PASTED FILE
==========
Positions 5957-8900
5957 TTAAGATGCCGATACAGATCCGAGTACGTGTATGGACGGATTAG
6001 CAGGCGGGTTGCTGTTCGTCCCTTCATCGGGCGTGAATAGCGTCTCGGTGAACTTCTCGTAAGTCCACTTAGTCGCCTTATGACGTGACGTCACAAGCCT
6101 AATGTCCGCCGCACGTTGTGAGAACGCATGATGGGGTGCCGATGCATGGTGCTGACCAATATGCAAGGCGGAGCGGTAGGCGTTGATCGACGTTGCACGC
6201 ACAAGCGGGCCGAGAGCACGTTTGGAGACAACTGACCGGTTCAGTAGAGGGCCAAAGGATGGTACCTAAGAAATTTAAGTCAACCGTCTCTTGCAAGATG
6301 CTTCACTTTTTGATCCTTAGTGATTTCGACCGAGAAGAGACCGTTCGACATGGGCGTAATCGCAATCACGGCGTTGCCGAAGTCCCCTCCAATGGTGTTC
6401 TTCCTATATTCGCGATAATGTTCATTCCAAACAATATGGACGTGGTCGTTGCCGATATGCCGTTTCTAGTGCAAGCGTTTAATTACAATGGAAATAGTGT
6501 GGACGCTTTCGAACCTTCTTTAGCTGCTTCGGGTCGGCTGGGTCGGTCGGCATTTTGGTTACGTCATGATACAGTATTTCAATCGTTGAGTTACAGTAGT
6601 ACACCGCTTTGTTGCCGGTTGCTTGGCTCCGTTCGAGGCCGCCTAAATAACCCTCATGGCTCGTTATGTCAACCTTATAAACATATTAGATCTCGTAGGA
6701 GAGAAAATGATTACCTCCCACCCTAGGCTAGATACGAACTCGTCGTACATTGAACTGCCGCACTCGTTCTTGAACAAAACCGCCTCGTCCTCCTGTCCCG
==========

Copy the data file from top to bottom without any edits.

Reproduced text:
Positions 5957-8900
5957 TTAAGATGCCGATACAGATCCGAGTACGTGTATGGACGGATTAG
6001 CAGGCGGGTTGCTGTTCGTCCCTTCATCGGGCGTGAATAGCGTCTCGGTGAACTTCTCGTAAGTCCACTTAGTCGCCTTATGACGTGACGTCACAAGCCT
6101 AATGTCCGCCGCACGTTGTGAGAACGCATGATGGGGTGCCGATGCATGGTGCTGACCAATATGCAAGGCGGAGCGGTAGGCGTTGATCGACGTTGCACGC
6201 ACAAGCGGGCCGAGAGCACGTTTGGAGACAACTGACCGGTTCAGTAGAGGGCCAAAGGATGGTACCTAAGAAATTTAAGTCAACCGTCTCTTGCAAGATG
6301 CTTCACTTTTTGATCCTTAGTGATTTCGACCGAGAAGAGACCGTTCGACATGGGCGTAATCGCAATCACGGCGTTGCCGAAGTCCCCTCCAATGGTGTTC
6401 TTCCTATATTCGCGATAATGTTCATTCCAAACAATATGGACGTGGTCGTTGCCGATATGCCGTTTCTAGTGCAAGCGTTTAATTACAATGGAAATAGTGT
6501 GGACGCTTTCGAACCTTCTTTAGCTGCTTCGGGTCGGCTGGGTCGGTCGGCATTTTGGTTACGTCATGATACAGTATTTCAATCGTTGAGTTACAGTAGT
6601 ACACCGCTTTGTTGCCGGTTGCTTGGCTCCGTTCGAGGCCGCCTAAATAACCCTCATGGCTCGTTATGTCAACCTTATAAACATATTAGATCTCGTAGGA
6701 GAGAAAATGATTACCTCCCACCCTAGGCTAGATACGAACTCGTCGTACATTGAACTGCCGCACTCGTTCTTGAACAAAACCGCCTCGTCCTCCTGTCCCG